BY CYNTHIA RODRIGUEZ
"THE KIDS ARE ALL RIGHT"
Directed by Lisa Cholodenko
Starring Julianne Moore, Annette Bening, Mark Ruffalo
"The Kids Are All Right" is more than all right because of the outstanding acting by the above mentioned actors. Even the kids held their own. I don't think it would have been as good if it were a bunch of nobodies. I have to say it wasn't exactly what I expected though. On one hand, I think it's wonderful that a movie about Lesbian parents was able to reel in some big actors that have been in more mainstream movies. Although, at the same time I am not surprised that in order to see it, I had to go to our local indie film theatre which will usually feature the movies you know they won't show at your local mall. A lot of them end up being the "Sundance Festival" films and/or the ones you know will become an IFC cult favorite. I don't know if it's because it was opening weekend or an early Saturday afternoon, but oddly enough, there seemed to have been a significant number of senior citizens in the theatre when I walked in just in time and sat all the way at the front when the film was about to begin. I know this for a fact because even in the almost pitch black dark towards the end of the last preview, I felt like I was completed surrounded by a lot of white haired heads. I thought to myself, "Great, it's like watching a lesbian film with Grandma. Do they even know this is about LESBIANS? What are they doing here? This should be interesting. If there are any sex scenes, this is gonna feel a little awkward."
I always find it intriguing how Hollywood deals with gay. Sure, it's come a long way. See: "The Celluloid Closet" (which by the way, I watched at the same theatre.) Yes, they've gone from the ideals of us being either just a bunch of sissies, butches, and deviants, to gay-sploiting us to their advantage to the now somewhat attempts to show that we can be "normal" like everyone else, such as getting married, and having the perfect little family.
Summary: (which I'm sure you've already heard, read about, or have seen the trailer) A very long term relationship Lesbian couple raising two teenagers they each gave birth to thanks to the local sperm bank. One is the artistic, new agey "house wife" who has been trying to find her niche in employment in like forever, the other the bread-winning established professional ( A Doctor ). The 18 year old daughter is getting ready to go off to college. The son, he's like the typical 15 or 16 year old that hangs out with his prickish little friends and rides his skateboard. The son, endlessly curious about their biological father makes his sister track down their "bio-Dad" who turns out to be a motorcycle riding, carefree, lovable bachelor who runs some organic, hippie, co-op type of restaurant. Apparently meeting him is not enough. They introduce him to the rest of the family, and that's where the havoc begins. What starts as seemingly innocent get togethers, and just hanging out turns into an invasion of the estrogen controlled household he helped create that exposes the maybe not so perfect world they thought they had.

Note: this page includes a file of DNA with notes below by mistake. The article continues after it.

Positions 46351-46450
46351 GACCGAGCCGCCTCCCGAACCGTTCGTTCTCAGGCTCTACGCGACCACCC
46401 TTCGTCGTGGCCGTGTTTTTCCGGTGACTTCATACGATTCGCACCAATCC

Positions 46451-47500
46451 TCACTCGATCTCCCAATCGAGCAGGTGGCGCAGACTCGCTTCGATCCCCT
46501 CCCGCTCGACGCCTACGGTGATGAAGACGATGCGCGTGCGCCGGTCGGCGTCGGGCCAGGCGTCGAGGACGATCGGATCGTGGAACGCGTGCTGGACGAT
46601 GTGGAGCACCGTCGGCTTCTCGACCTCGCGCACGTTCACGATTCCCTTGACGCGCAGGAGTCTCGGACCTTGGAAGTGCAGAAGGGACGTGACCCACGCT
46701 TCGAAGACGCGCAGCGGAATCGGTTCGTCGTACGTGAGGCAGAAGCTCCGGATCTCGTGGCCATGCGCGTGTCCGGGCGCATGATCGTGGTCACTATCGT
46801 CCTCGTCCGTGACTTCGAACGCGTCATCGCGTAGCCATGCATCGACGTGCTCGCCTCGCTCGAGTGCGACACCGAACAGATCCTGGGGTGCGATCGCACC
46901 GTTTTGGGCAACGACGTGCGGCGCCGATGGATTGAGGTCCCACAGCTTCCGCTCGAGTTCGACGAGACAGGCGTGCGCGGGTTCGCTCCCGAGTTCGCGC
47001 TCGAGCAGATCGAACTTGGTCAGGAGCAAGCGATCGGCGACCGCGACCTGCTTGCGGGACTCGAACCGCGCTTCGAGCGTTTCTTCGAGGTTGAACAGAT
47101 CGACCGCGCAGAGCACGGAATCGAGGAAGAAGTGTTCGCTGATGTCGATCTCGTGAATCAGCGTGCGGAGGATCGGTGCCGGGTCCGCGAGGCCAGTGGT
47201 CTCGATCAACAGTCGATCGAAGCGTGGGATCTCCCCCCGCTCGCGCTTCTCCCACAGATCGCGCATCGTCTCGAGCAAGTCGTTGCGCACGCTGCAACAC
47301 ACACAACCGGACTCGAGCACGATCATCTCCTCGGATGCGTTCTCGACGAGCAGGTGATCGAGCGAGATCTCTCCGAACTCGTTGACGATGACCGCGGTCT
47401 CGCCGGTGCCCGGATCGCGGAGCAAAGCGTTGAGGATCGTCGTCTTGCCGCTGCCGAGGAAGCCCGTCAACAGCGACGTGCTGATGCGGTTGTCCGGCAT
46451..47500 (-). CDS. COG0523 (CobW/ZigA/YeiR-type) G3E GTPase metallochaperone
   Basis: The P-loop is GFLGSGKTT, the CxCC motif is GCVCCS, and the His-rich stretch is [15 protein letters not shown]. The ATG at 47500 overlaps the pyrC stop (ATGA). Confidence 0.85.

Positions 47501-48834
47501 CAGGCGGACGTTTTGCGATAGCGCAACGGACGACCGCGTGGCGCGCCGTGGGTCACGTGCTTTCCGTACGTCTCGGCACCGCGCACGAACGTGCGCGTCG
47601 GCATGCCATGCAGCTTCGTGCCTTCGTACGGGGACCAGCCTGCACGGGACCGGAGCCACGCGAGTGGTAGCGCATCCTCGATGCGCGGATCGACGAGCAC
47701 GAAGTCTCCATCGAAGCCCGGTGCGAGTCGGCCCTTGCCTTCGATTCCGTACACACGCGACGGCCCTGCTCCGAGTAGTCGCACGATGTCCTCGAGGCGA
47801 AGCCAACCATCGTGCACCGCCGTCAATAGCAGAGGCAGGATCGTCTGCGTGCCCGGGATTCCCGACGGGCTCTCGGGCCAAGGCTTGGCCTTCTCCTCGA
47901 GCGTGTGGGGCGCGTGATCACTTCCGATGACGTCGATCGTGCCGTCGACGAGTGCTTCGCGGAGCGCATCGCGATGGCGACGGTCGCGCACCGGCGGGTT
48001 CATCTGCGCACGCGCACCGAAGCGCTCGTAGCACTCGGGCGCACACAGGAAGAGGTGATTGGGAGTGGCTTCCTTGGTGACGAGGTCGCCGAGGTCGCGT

It's dificult to dislike any of the main characters in the film. Annette Bening's "Nic" is a little uptight but cool as shit. Julianne Moore's "Jules" is cute as hell, and Mark Ruffalo's slightly flawed "Paul" is the most adorable I've seen him since "13 Going On 30". In the end you just want everything to work out for all of them. There is really no "villian", which I don't think is usually the case in any film.
Now for my take on the whole thing withought doing the spoilers: I appreciate their attempt at showing that a gay couple can do it just like everybody else. Have a long time partner, have children, work, etc. And also that any marriage be it straight or gay especially after a lot of years together can have it's ups and downs, just like everybody else. What I'm a little torn on is the relationship that begins to develop between one of the Moms (Jules: Julianne Moore), and the bio-Dad Paul (Mark Ruffalo). Part of me is afraid it will perpetuate the myth that I believe many feel that all a Lesbian needs is a good man to "change her ways". I mean, I see where they are coming from but I feel people will misunderstand and not realize that in the end, when it comes to that part, it really has nothing to do with anyone's sexuality at all. It also doesn't help that there is more hetero-sex featured in the film than between the two women. Sometimes I think they do that in these types of movies so it will appeal more to the mainstream masses. I believe that as long as people are open to and comprehend that when watching the film, they can truly hold dear the lessons they can learn from the film. A lot of times I think that when people, particularly the straights watch a Lesbian themed film, that they think they will be in for some good girl on girl action. That is not always the case. Afterall, we DO have other things to do as well. It's not always about the sex. Sometimes it has nothing to do with that at all. We work and play like everyone else, but we just happen to be of that sexual orientation.
So, when people come at us with their snide remarks regarding all of the above, you can always say (my favorite line in the movie by Annette Bening), “I need your observations like I need a dick in my ass.”
Not that there is anything wrong with that. Just sayin'.